Battery powered radio – I like a little music in the background even when I’m reading, and cellphone service was NIL during the freeze, making news hard to get. LE STRESS. A simple battery powered radio set to the local FM stations for local news and music (and commercials- patooie!) or AM stations for some crackley classical can be a needed break in the white-out days.
Dog Sweaters – I have one small, fussy dog, and one medium mutt who belives she’s a cattle dog. Tiny Tim has no problem snuggling under the covers under any circumstances, so I didn’t worry as much about her. She’d literally just stay tucked in our sweaters or robes. But Squeaker tried to stay brave and distant. Alas, their regular pajamas were not enough for the mid-sized beastie and by the third night, she shivered hard enough to shake the entire bed. We were able to tuck her reluctantly in with us, but I wanted a better solution. So I looked up some warm under layers (you can search for doggy long johns if these don’t suit you) and these little sweaters, fit under their onsies, should give them more autonomy and comfort in the cold.
Coolers may seem like an odd thing to need in a freeze, but weirdly the fridge inside, when not powered, doesn’t stay cold enough to keep frozen things frozen, and not only is it a bummer to have to get rid expensive defrosted/melty food, but some shit you need to stay actually cold/ frozen (hello certain meds). If your snow stays out of the sun, you can pack some of it in the snow (so long as you get it there before it’s already gross), but if the power stays off after the snow/ice has melted outside, a quality cooler can come in clutch. Here are the various options that were best recommended at various sizes and price points.
Large, unanimously agreed best rated
Medium of the same brand
Food &Wine Rated “Best Value” (which is not THAT much cheaper than some colors in YETI, above)
Best budget-friendly version
Emergency blanket/ponchos – These are not sexy or fun, but when you need one, you need one, and I was raised in a hurricane-magnet swamp (Houston) so I know that when the rain comes down sideways, an umbrella just doesn’t cut it. These have the added benefit of being emergency blankets which aren’t comfy, but do the damn job.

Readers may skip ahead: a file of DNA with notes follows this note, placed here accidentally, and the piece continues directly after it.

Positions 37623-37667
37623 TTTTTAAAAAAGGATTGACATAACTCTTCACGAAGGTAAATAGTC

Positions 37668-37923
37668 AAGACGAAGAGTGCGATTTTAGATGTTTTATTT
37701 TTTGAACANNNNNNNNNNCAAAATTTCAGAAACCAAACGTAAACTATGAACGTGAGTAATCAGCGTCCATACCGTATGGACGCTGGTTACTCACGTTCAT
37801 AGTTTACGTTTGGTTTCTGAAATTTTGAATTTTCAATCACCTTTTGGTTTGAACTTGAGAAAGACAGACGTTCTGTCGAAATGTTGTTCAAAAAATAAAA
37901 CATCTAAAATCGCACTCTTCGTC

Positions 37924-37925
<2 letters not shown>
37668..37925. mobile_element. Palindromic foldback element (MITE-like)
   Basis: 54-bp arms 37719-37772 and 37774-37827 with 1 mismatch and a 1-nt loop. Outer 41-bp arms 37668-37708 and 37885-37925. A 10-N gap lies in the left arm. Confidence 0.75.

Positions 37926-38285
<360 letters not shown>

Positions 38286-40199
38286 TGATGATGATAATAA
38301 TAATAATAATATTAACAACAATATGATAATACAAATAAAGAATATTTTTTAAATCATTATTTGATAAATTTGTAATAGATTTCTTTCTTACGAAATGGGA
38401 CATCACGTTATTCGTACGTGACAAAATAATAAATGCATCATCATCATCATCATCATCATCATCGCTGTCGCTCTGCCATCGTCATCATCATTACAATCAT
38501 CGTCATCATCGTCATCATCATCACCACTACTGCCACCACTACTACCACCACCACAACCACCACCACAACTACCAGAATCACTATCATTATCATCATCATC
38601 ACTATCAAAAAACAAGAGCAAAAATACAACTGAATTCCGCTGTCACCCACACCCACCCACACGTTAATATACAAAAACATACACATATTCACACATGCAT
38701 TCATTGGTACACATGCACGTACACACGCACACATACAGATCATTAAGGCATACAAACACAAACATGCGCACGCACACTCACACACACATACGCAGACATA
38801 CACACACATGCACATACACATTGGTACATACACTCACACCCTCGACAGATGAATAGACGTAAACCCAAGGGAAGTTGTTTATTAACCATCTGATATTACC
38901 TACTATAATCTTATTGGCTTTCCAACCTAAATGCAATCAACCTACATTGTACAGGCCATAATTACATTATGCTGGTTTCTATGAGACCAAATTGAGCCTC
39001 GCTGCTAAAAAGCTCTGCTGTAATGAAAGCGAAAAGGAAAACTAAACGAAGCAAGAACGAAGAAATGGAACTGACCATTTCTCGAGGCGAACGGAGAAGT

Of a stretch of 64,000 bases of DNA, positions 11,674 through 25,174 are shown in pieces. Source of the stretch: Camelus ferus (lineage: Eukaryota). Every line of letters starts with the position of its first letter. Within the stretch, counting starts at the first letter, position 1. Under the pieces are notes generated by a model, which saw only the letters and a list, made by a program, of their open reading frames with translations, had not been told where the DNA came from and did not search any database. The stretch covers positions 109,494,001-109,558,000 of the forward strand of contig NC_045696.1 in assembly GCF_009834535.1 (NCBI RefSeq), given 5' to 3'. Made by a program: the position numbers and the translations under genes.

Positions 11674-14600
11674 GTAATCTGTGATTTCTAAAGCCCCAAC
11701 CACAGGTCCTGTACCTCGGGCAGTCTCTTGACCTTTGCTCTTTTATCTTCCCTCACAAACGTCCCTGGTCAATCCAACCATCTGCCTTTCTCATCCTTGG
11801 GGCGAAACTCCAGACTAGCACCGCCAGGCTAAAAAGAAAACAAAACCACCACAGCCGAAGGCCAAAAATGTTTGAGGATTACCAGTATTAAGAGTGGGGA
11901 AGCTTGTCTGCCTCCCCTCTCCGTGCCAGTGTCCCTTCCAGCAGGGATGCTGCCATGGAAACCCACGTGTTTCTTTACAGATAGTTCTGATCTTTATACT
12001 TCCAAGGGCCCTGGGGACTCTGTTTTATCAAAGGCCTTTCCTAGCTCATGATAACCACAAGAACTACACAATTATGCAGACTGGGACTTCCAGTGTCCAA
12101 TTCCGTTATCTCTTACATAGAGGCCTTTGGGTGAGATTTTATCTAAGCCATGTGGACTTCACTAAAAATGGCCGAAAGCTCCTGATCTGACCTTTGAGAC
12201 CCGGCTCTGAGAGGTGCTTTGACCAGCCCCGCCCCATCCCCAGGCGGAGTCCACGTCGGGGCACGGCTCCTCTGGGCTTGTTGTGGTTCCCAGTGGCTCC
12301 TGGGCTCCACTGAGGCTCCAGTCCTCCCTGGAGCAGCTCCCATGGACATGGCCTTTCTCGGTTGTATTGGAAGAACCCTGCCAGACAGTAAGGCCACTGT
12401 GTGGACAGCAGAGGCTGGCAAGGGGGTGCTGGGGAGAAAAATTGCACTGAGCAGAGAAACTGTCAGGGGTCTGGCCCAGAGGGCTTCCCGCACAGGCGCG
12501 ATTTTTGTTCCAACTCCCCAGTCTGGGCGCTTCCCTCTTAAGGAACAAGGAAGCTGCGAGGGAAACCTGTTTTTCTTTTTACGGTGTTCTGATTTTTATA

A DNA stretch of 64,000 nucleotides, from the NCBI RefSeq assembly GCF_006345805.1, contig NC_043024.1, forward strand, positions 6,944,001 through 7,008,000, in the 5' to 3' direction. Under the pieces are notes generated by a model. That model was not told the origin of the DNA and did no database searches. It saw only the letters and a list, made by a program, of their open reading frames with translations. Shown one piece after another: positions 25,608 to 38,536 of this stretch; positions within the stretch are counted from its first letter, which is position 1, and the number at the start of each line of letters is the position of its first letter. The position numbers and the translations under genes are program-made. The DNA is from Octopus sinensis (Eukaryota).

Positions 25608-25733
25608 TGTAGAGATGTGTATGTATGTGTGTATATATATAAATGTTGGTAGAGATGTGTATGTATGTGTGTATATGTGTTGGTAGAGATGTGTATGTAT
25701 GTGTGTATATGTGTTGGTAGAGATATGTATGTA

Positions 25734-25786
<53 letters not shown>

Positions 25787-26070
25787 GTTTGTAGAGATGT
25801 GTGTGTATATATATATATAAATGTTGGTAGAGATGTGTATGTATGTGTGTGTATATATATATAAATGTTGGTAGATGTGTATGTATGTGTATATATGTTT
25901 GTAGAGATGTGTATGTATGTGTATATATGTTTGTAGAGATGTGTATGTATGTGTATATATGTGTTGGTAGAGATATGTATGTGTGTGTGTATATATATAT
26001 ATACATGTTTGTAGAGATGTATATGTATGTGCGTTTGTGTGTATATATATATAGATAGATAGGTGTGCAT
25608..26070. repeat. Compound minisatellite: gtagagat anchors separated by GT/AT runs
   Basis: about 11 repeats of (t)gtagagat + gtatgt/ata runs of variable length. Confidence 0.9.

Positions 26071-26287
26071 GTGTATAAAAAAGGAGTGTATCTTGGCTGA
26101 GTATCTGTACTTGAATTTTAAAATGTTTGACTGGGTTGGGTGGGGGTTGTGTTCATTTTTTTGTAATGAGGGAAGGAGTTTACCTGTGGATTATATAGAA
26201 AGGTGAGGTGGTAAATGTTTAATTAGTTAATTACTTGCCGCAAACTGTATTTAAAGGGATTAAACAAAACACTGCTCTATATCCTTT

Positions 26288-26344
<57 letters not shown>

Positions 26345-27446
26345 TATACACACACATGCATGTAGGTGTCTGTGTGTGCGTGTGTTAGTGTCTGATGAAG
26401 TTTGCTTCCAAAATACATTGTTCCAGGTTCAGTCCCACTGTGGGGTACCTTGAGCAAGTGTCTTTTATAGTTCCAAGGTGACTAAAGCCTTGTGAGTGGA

Hand warmers are necessary even with the heat working sometimes. Here’s a set of rechargeable ones (same price as 40 pairs of one-use)
and a multi-pack of the one-use kind (great for travel/ multiple people).
Some of this stuff is rechargable, but a lot of it is purposefully battery-powered for longer stints without power (and remember, electronics get funky in the cold) so here’s a link to a big mulitipack of different sized batteries and here’s a set in rechargeable format that look like what the 80’s thought the future would look like (so maybe the 80’s was correct?).
I keep a couple of Power bricks charged and stored with the candles and flashlights. This one can be solar-repowered. Remember that batteries don’t hold as well during the extreme temps. (And if you listen to things on your phone, make sure to download ahead of time so you’re not using extra battery by streaming you media.)
If you don’t have a fireplace, a propane space heater can be a safe option (probably not with young children or rowdy dogs). Read the stuff. It’s made to be used inside but you’ll need to get the propane separately.
Should you end up having to hike within a reasonable distance/ across reasonable terrain, a sturdy wagon might help to carry goods/kids/dogs. We have several friends within a few miles, which isn’t a SHORT distance but given the resources available, it can be much better to walk few miles to somewhere with heat/water than stick it out at home. Of course if you can drive that’s great. But we live at the bottom of a hill with a pond at the end. Driving was not in our cards. Walking to my mom’s house was!
Battery Powered Lanterns are a low-stress alternative to candles. I love candles (and have some good options below) but I don’t have to worry about anyone knocking them over and setting things aflame.
Any candles are find to use, but so called “emergency candles” will usually keep better in the heat, burn longer, and often take up less space. These
refillable votive options still have an open flame but could be put into a glass jar for safety and save the was mess (i personally LIKE messing with wax. And these are unscented pillar candles for the basic bitch options (bless it).
Merino wool warm socks are just the warmest, comfiest options for keeping feet warm. I can never keep gloves on (or dry) but socks work for me.
Finally, here are some items that are geared toward hot weather/flooding issues: Inflatable raft w paddles, battery powered fans, and good quality paper plates because washing dishes in a disaster is the worst.
Okay my friends, thus concludes the listicle no one asked for but I had to make in order to shut up the “help others!” voice in my head. I love you, I hope this helps, stay bravely safe or safely brave or guatever. Xx.